It was not until 1808, however, that the United States government undertook to keep its promise to the Sauks and Foxes by actually giving the necessary orders.  This fort, with its factory, was located on the Mississippi River about twenty miles above the mouth of the Des Moines River and was called Fort Madison.  It was the first government post to be erected in Iowa.  Trade with the Sauks, Foxes, and Ioways flourished in spite of the opposition of British traders and the unfriendly attitude of their chief supporter, Black Hawk.  According to an inventory in 1809 the "Le Moine Factory" appeared to be a healthy institution showing "merchandies, furs, peltries, cash on hand, and debts due" to the value of nearly thirty thousand dollars.

Trade along the Mississippi River and its tributaries - the Des Moines, the Skunk, the Iowa, and the Turkey rivers particularly - was in a flourishing condition.  The forts, factories, and private establishments located along these waterways - such as Fort Madison, Dirt Lodge (at the Raccoon Forks of the Des Moines River), Redwood, Tesson's place at the head of the Des Moines Rapids, Flint Hills (Burlington), the Dubuque Mines, and Giard's post opposite Prairie du Chien, all on Iowa soil, and Prairie du Chien near the  mouth of the Wisconsin River - were the centers of the Indian trade in Iowa and the surrounding territory.

In this connection it may be mentioned that, although the fur trade developed somewhat earlier along the Mississippi River for reasons that are apparent, it was during this period that encouragement was given to the exploitation of the vast region drained by the Missouri.  Indeed, no sooner had Lewis and Clark returned from their expedition in 1806, than that picturesque character Manuel Lisa began the operations that made him the "trade maker" of the newly opened country.  In 1807, well supplied with merchandise, he began the first of twelve or thirteen long and dangerous trips up the surging, yellow stream to the clear, cold waters of the Upper Missouri.  He erected several forts with their accompanying trading posts, one of which was located about eleven miles above the present site of Omaha.  There Lisa spent several profitable winters promoting friendly relations with the Indians - an art in which he had no superiors - and incidentally reaping a considerable harvest in furs from the natives of western Iowa.  In all probability no one had an influence over the Indians of the Iowa country during the period from 1807 to 1820 to that of Manuel Lisa.

With the construction of Fort Madison and its attendant success the government appears to have become committed to the policy of establishing posts with the intention of driving out private traders.  By 1811 there were ten such "forts" in operation in the upper Mississippi Valley, only one of which was in Iowa however.  In that same year Nicholas Boilvin recommended that a new fort be situated at Prairie du Chien, for many years the headquarters of the Indian trade of northern Iowa.  The proximity of this locating to the lead mines also made it an ideal spot, particularly since the Indians of the region had during the past year "manufactured four hundred thousand pounds" of lead "which they exchanged for goods."  It appears that they had abandoned hunting for the most part "except to furnish themselves with meat".  The lead thus "manufactured" had been bought by Faribault, then located at Prairie du Chien as a private trader.  Boilvin considered it a good stroke of business if the Indians could be induced to engage in mining as a regular occupation inasmuch as the Canadians, having no use for lead, would probably cease to be competitors.  Lead, too, was not perishable and was "easily transported"; whereas peltries were bulky and large quantities spoiled every year before they reached the market.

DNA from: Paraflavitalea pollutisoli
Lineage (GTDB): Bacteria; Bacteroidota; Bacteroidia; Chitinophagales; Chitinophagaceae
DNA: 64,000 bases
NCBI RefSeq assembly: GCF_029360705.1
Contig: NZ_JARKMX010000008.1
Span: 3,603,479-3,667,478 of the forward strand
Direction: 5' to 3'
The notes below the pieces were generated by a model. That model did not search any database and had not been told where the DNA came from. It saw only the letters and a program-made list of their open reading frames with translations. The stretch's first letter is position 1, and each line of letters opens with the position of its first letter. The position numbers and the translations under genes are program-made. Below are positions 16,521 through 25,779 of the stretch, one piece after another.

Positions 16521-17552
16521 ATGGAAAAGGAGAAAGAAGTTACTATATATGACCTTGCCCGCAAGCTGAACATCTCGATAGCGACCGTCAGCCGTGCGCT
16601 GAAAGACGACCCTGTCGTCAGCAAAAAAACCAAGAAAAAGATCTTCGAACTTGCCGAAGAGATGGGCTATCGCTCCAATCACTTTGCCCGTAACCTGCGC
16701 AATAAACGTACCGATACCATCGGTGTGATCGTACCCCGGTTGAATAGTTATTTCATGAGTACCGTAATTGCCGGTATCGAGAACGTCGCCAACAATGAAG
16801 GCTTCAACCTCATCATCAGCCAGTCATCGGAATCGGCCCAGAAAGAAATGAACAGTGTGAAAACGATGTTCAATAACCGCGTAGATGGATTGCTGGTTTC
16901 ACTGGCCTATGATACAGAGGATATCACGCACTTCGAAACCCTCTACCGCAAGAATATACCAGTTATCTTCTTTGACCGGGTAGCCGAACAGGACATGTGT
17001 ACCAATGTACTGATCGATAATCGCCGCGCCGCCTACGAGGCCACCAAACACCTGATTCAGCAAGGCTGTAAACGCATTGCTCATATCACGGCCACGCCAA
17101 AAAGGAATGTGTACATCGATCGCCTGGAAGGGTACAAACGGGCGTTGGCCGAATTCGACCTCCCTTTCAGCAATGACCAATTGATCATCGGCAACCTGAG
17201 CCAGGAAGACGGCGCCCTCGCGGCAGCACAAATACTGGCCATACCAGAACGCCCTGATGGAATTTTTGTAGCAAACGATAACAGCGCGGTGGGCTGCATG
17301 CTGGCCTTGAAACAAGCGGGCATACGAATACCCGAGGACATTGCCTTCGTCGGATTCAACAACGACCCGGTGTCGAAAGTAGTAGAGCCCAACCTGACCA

The insidious influence of the British traders was somewhat nullified by Americans who were encouraged by the government "to be vigilant, indulge the Indians, and make them presents as circumstances might require."  During the War of 1812 Manuel Lisa was made Sub-agent for all the tribes of the Upper Missouri and his work was very effective in defeating British plans in the West.

The war, however, brought the government experiment at Fort Madison to a close.  Being poorly situated the garrison there was subject to repeated attacks by the Indians.  This hostility, said to have been of British origin, resulted in frequent requests by the commandant for relief.  Finally, being "reduced to the direct extremity and driven to the verge of starvation" the garrison decided to abandon the post and escape.  Digging a trench to the river the soldiers were able to elude the besiegers, remove their "provisions and property", and gain "their boats by crawling out on hands and knees . . . leaving the fort wrapped in flames to the enemy's utter surprise."

After the War of 1812 the government in Washington once more undertook to promote friendly relations with the Indians and succeeded to a certain extent.  In order to reserve the trade for Americans, however, Congress "at the instigation of John Jacob Astor" passed a statute prohibiting "foreign merchants or capital" from "participating in Indian trade within United States territory".  Aimed particularly at the British, the law enabled Astor to buy "the interests which the gentlemen of Montreal held in the South West Fur Company" and to reorganize it as the American Fur Company.  In addition the government, in accordance with the requests that had for so long been ignored, at last erected a factory at Prairie du Chien.

American domination and control of the fur trade was not easy to secure.  Capital and men "to bear the fatigues, and brave the dangers incident" to the wilderness commerce were not always available.  Accordingly, the Indian Agents were given "the exclusive right of granting trade licenses to foreigners".  Bonds were required to insure compliance with the provisions of the law, particularly with reference to carrying liquor into the Indian territory.

In actual practice the new policy left something to be desired.  A foreigner of undesirable character being unable to secure the necessary license not infrequently resorted to a ruse.  By employing an American to take out the license the alien, accompanying the expedition as an "interpreter" or "boatman", would, as soon as the Indian agencies were passed, assume control of his property and carry on his business as usual.